Replacement or upgrade of the Newell Road, Middlefield Road, Pope/Chaucer Street and University Avenue bridges is a key part of the Creek Authority's strategy to reduce the threat of a 100-year flood in Palo Alto and East Palo Alto. The Chaucer Street and University Avenue bridges may also become eligible for state funding, but only after the U.S. Army Corps of Engineers completes a study to determine the bridges' hydraulic-capacity deficiencies. Grant funding should also be available for the Middlefield Road bridge, which means it could be next in line for replacement.

In our view, the grants from Caltrans and the Creek Authority present a golden opportunity for the city and the authority to begin to deal with an obsolete bridge that just 13 years ago added to the severity of a 100-year flood that devastated a large section of Palo Alto, including Crescent Park. It has long been known that the Newell Road bridge constricts flood waters due to its abutments intruding into the creek flow. A longer bridge will enable engineers to build bridge supports in a way that will give the creek much more room to flow during storm conditions, the most dangerous time on the San Francisquito. The design should provide just enough room to allow safe passage for automobiles, bicycles and pedestrians, but not be a magnet that will attract commuters hoping to skirt University Avenue traffic.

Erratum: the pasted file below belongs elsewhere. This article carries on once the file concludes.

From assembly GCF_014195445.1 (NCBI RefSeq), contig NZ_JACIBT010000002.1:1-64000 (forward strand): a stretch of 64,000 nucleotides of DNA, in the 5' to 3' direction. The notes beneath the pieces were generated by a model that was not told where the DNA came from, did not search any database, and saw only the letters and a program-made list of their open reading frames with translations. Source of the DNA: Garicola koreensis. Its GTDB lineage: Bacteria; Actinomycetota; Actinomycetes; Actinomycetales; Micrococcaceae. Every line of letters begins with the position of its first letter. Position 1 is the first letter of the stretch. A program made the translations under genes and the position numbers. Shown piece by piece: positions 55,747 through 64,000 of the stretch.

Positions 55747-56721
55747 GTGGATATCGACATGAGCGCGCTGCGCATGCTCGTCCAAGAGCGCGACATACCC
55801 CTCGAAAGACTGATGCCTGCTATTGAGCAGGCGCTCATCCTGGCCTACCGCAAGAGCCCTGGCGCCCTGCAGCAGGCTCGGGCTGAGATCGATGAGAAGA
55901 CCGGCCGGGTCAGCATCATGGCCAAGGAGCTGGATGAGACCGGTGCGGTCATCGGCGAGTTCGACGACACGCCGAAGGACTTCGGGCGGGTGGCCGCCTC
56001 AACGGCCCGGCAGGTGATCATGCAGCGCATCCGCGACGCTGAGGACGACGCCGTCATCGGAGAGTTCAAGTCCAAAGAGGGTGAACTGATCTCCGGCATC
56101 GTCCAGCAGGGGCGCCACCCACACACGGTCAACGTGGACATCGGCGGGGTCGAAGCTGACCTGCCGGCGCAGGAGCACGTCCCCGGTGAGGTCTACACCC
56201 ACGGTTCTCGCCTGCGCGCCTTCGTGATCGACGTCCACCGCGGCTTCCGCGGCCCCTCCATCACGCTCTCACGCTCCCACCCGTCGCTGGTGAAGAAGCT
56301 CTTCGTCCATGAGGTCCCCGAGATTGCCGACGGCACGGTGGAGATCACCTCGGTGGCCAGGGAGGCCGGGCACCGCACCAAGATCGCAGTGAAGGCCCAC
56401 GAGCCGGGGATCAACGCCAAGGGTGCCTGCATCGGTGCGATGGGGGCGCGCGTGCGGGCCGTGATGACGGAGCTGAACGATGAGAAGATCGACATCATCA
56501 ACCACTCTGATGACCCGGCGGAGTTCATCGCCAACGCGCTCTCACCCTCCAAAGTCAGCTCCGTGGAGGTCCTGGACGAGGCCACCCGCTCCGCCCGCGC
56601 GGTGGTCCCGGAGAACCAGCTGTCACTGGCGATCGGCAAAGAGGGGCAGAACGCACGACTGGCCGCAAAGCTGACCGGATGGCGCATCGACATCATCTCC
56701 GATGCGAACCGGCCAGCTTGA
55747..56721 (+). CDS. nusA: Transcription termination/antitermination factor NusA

There is much more to be done to guard against catastrophic flooding on the entire watershed, including replacement of the city's other bridges in the area. It is a task that could take many more years, but moving forward now will hopefully get the job done well before the next 100-year flood.

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Like this comment
Posted by Anon.
a resident of Crescent Park
on Jul 15, 2011 at 12:36 pm

Can we please see some charts about the relative capacity and maximum expected flow for all of our bridges and some rationale for prioritizing these bridges, and maybe a simple summary of what the dangers would be depending on the order these were done in?

Also maybe which bridges were the source of the most damage in the last flood?

For example, if we did Chaucer St. does that mean water would back up at Newell and cause more flooding than last time?

What is the emergency use of this bridge for fire and police.

I know it is popular to grab as much pork as possible from the state and feds, but this bridge does not seem that important and without firm justification it just seems wrong to take that money and use it on something that is not clearly a must have.

The problem is that there does not seem to ever be a likelihood that traffic will need to flow over that bridge in significant volume, there are not destinations in EPA that are that important and same with EPA access to PA ... except for maybe for EPA residents to walk to the park. I can sympathize with that, but is that really critical.

If we put this to a vote for all of Palo Alto, how many Palo Altans would vote to spend on this bridge if the money was coming from them and not the feds or the state?

Like this comment
Posted by Hmmm
a resident of East Palo Alto
on Jul 15, 2011 at 1:31 pm

It's not up to you, Anon, to determine what destinations are important to EPA or PA residents. Stop the assumptions, please.

Like this comment
Posted by Anon.
a resident of Crescent Park
on Jul 15, 2011 at 3:08 pm